IGL is developing a new experimentation toolkit to help policy-makers in innovation and entrepreneurship test new ideas. The article below, which will be part of the toolkit, is a primer on what randomised controlled trials actually are.
Trials are powerful, yet the concept that makes them work is simple…
In essence, a randomised controlled trial (RCT) is a trial or experiment carried out on two or more groups to capture the impact of an intervention where participants are randomly assigned to receive an intervention or not.
Randomised controlled trials, or simply trials, can take many forms. The most straightforward examples is that of a two-group approach. Participants are randomly assigned to either an intervention group (also called a ‘treatment’ group) who are given the intervention, or a control group  who are not.
Each group is tested at the end of the trial and the results from the groups are compared to see if the intervention has made a difference and achieved its desired outcome. If the randomised groups are large enough, you can be confident that differences observed are due to the intervention and not some other factor.
This is because the randomisation ensures that participants in both groups are similar in characteristics - including ‘unobservable’ ones. Any residual difference should therefore be random.
The following image illustrates the key principles of trials for this simple randomised design:
Trials are considered the ‘gold standard’ for establishing a causal link between an intervention and change.
More specifically, trials are considered to be the most rigorous way of establishing if evidence resulting from an experiment shows that the outcomes have been caused by the programme or intervention – known as ‘causal description’ (or ‘descriptive causation’).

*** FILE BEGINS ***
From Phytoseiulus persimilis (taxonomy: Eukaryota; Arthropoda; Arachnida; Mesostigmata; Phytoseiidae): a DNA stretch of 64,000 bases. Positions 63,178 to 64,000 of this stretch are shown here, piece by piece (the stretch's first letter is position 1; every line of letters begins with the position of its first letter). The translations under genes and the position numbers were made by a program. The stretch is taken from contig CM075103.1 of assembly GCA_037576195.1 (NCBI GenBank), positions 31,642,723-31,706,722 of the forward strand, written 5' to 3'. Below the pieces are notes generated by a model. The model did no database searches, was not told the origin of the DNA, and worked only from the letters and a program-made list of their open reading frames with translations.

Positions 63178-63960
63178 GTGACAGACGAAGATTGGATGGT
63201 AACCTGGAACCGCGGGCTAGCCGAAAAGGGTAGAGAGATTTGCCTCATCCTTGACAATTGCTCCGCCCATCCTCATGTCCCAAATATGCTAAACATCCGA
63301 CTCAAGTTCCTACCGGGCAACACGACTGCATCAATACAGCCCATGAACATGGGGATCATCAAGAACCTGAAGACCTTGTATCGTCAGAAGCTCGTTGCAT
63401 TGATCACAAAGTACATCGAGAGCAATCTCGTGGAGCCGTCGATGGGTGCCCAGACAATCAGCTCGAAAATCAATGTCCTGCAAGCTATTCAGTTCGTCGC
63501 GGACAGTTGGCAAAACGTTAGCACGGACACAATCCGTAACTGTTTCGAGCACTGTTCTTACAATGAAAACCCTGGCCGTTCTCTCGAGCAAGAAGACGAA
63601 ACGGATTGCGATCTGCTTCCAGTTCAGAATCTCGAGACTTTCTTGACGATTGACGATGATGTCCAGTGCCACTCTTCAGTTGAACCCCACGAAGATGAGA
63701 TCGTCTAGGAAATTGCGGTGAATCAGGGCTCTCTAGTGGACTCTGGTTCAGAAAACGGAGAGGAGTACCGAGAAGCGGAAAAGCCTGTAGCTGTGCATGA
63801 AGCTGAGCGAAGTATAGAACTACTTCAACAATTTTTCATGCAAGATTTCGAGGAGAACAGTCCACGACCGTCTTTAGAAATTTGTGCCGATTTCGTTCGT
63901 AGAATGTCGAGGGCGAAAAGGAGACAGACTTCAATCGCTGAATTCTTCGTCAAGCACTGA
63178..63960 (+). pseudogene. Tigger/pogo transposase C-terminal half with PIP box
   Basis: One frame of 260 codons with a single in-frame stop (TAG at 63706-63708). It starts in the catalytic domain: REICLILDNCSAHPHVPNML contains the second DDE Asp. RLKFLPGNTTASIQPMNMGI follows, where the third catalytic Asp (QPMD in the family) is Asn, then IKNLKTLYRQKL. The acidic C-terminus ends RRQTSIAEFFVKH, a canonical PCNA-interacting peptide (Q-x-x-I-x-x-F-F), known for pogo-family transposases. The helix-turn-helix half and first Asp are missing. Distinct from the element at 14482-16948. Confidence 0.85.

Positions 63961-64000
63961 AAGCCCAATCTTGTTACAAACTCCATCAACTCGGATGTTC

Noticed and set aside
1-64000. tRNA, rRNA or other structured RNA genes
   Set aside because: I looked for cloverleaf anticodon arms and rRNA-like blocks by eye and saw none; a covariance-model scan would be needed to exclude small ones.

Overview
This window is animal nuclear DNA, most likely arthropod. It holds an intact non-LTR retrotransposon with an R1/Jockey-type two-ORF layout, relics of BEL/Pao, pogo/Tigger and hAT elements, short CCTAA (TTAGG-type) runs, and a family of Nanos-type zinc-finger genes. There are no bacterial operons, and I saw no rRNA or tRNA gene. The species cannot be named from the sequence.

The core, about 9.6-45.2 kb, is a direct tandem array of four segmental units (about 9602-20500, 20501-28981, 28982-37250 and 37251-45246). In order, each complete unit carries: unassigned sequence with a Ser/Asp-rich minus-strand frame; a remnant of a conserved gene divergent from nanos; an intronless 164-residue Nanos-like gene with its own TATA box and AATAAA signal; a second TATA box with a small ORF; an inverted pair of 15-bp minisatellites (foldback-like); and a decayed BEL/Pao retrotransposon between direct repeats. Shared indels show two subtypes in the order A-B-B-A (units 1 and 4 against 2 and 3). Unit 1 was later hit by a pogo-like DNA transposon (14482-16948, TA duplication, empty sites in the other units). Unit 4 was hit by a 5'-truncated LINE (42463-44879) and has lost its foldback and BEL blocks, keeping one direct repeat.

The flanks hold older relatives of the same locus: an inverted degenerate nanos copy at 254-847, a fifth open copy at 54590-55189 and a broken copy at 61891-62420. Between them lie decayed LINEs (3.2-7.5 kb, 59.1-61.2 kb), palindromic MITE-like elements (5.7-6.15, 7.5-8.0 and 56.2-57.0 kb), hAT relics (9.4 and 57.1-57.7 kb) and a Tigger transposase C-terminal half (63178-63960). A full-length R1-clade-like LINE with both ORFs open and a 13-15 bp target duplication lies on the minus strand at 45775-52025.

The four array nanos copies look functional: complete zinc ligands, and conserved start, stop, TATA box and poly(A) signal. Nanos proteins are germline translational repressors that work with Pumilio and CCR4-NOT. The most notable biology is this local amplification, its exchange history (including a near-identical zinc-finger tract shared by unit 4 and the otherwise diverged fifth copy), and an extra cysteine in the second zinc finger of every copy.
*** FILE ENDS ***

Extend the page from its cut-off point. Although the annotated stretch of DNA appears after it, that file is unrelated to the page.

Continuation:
This is why there is a strong rationale for greater experimentation and use of trials in IEG policy.
Trials are very flexible. For example, one could add more than one treatment groups to test the impacts of different types of treatment. The ‘pure’ control group could also be lost, with the trial only used to compare differences between two forms of treatment.
There are many elements that need to be considered when designing and delivering trials in a policy setting.
For example, it is above mentioned that the size of randomised groups need to be large enough to ensure participants have a similar mix of participants. What is ‘large enough’ can vary immensely between trials depending on the nature of intervention being delivered, the characteristics of participants and practical issues such as data collection.
Our toolkit is designed to help you understand and deal with all of these factors so that you can effectively design, deliver and interpret the results from trials.
The toolkit contains a ‘When' section describing what you need to consider when identifying opportunities for trials, as well as a ‘How' section providing a step-by-step guide for designing and delivery a trial.
The toolkit will officially be launched at IGL’s Global Conference on June 13-14; it is thought of as a living resource, which will be updated with new content and answers to Frequently Asked Questions. The conference will also be an opportunity to discuss trials and experimentation, as well as new trends and cutting-edge ideas in innovation and entrepreneurship more generally, together with senior policy-makers and practitioners from innovation agencies around the world.
This blogpost was originally posted on IGL's website. You can read the original blogpost here.
 Note that the control group need not necessarily receive nothing. In business and entrepreneurship trials, the control group will often receive a ‘business as usual’ intervention, while the treatment group receives a variation of it or some additional services. This is known as a ‘variation in treatment’ trial, and it helps you test whether that additional intervention has an impact (and not whether the business as usual intervention is better than nothing).